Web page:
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Handling Family Law Problems in a Tough Economy

For average Americans, divorce or separation can be the greatest emotional and financial drain they ever confront, but it doesn’t have to be. With all of the economic uncertainty, comes greater stress and potential exacerbation of family tensions. If you are facing divorce, separation, custody, alimony, or child support issues and want to keep moving forward in a cost effective way, here are some suggestions to consider...

1. Be informed

As an informed consumer, you will make wise choices, and this will save you time and money and help you retain control of your situation. Just as you have choices in making almost any purchase, you have important choices as you approach conflict resolution. You can choose among different types of professional “problem-solvers” and then you will choose between individuals in those fields. When you are informed you can also choose the process for getting to resolution. By knowing your options, you can tailor the process of resolving issues to the dynamics of your family and your budget.

As you move toward any legal resolution, you’ll want to learn about your rights and a little about the law. The South Carolina Bar offers user-friendly information on these topics and can be accessed at Be careful to take casual advice with a “grain of salt”. Every family law case is unique and having professional advice can help keep expectations realistic.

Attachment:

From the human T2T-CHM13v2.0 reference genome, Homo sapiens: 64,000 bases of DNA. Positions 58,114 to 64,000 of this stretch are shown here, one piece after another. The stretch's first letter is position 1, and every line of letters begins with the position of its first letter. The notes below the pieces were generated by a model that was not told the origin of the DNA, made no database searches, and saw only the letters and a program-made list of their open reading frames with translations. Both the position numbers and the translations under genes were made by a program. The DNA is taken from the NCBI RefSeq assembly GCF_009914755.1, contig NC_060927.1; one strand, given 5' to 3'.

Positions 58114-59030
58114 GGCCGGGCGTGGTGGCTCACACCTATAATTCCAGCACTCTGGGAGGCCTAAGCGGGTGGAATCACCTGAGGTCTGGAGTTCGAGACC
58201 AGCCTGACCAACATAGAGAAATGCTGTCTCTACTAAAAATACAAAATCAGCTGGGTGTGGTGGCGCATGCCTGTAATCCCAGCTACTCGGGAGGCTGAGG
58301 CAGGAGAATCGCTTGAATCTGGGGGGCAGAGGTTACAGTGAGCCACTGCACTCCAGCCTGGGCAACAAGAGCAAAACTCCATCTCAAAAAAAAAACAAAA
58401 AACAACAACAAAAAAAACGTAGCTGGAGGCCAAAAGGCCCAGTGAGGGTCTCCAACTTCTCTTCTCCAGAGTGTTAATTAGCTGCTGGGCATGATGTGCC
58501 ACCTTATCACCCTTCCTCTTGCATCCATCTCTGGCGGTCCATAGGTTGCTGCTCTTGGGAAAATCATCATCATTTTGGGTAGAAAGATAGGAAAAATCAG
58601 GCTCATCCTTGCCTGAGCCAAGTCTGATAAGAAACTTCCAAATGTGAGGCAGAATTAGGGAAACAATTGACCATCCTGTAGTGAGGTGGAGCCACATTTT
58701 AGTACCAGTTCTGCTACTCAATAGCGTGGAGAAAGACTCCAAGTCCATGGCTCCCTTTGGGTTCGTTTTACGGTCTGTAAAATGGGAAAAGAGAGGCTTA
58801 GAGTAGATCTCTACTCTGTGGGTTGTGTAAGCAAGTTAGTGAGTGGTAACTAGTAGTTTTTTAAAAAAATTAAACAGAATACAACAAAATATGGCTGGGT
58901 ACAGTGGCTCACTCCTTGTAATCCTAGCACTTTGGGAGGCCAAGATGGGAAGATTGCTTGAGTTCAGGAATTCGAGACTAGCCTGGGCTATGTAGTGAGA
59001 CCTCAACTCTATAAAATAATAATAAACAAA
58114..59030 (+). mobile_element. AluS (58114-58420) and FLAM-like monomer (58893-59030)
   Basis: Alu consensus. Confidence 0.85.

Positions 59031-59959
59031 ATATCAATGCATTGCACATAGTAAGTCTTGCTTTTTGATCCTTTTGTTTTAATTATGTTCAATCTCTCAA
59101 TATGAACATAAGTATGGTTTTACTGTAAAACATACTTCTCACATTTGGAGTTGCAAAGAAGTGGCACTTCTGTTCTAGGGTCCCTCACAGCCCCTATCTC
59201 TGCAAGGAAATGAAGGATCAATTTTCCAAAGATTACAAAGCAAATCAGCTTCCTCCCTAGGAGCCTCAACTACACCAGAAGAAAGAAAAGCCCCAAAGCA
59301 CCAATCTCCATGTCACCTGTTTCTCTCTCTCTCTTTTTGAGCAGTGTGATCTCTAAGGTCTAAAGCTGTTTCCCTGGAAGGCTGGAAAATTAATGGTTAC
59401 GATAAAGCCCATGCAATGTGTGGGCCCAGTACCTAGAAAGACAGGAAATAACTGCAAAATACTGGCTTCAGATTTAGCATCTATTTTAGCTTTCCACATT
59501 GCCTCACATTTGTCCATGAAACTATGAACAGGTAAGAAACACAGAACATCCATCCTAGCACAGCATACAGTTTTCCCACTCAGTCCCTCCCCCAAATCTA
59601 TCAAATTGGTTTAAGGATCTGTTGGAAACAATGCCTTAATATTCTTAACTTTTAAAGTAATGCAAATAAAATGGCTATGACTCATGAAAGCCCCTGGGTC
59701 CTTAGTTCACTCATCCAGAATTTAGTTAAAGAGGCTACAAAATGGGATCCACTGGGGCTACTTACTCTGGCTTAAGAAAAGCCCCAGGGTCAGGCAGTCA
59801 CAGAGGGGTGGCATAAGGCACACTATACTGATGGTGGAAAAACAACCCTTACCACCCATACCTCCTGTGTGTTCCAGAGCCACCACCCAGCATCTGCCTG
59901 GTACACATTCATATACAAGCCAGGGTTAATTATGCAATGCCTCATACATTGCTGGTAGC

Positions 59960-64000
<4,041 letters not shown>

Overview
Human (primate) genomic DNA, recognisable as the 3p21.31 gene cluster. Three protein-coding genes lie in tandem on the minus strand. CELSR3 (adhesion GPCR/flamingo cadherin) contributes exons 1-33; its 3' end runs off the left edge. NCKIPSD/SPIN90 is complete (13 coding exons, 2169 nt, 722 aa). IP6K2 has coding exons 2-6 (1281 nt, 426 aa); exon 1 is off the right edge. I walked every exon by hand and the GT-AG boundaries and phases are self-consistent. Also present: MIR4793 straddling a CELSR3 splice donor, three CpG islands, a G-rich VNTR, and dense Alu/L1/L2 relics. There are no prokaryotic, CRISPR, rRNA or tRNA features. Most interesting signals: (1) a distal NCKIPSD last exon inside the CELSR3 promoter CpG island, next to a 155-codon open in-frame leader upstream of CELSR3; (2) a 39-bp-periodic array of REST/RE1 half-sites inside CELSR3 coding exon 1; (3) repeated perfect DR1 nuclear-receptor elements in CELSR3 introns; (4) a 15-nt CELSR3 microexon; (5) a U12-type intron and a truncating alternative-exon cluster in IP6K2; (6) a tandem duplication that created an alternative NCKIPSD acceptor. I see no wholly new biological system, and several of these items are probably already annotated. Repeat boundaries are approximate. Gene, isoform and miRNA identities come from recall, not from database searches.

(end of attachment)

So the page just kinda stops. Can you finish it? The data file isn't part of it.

2. Communicate with your spouse/opposing parties

Communicate directly with your spouse or other opposing party as much as you can. Communicate in whatever way is most comfortable and least threatening. In some situations e-mail works better because it can give you a chance to think before “talking” and gives you something to refer to. Other times verbal conversation is best because it is immediate, communicates feeling, and is less formal.

Make three lists:

1. “Issues we agree on”
2. “Issues we are close to agreeing on” and
3. “Issues we disagree on”

Make the lists first, even if you are making them by yourself. You are the best one to do this, and it will help you get focused on what you need help with the most. Staying focused in your own mind, when you communicate with your spouse/opposing party, and when you are speaking with professionals will save you time and money. It will help you work toward a solution in an organized, efficient manner and help you to “supervise” your professional problem-solvers.

3. Consider all the appropriate professionals

Family law matters can involve highly charged, emotional conflict. Before taking on the legal conflict, consider that doctors, therapists, investigators, and financial counselors can help clarify the issues surrounding the central problem or situation. If you are uncertain about your financial assets, a family member’s health status, emotional issues, or need some objective information, those professionals can help prepare you and your family for working toward a legal resolution. Attorneys can also make recommendations for those services if you are not sure where to begin.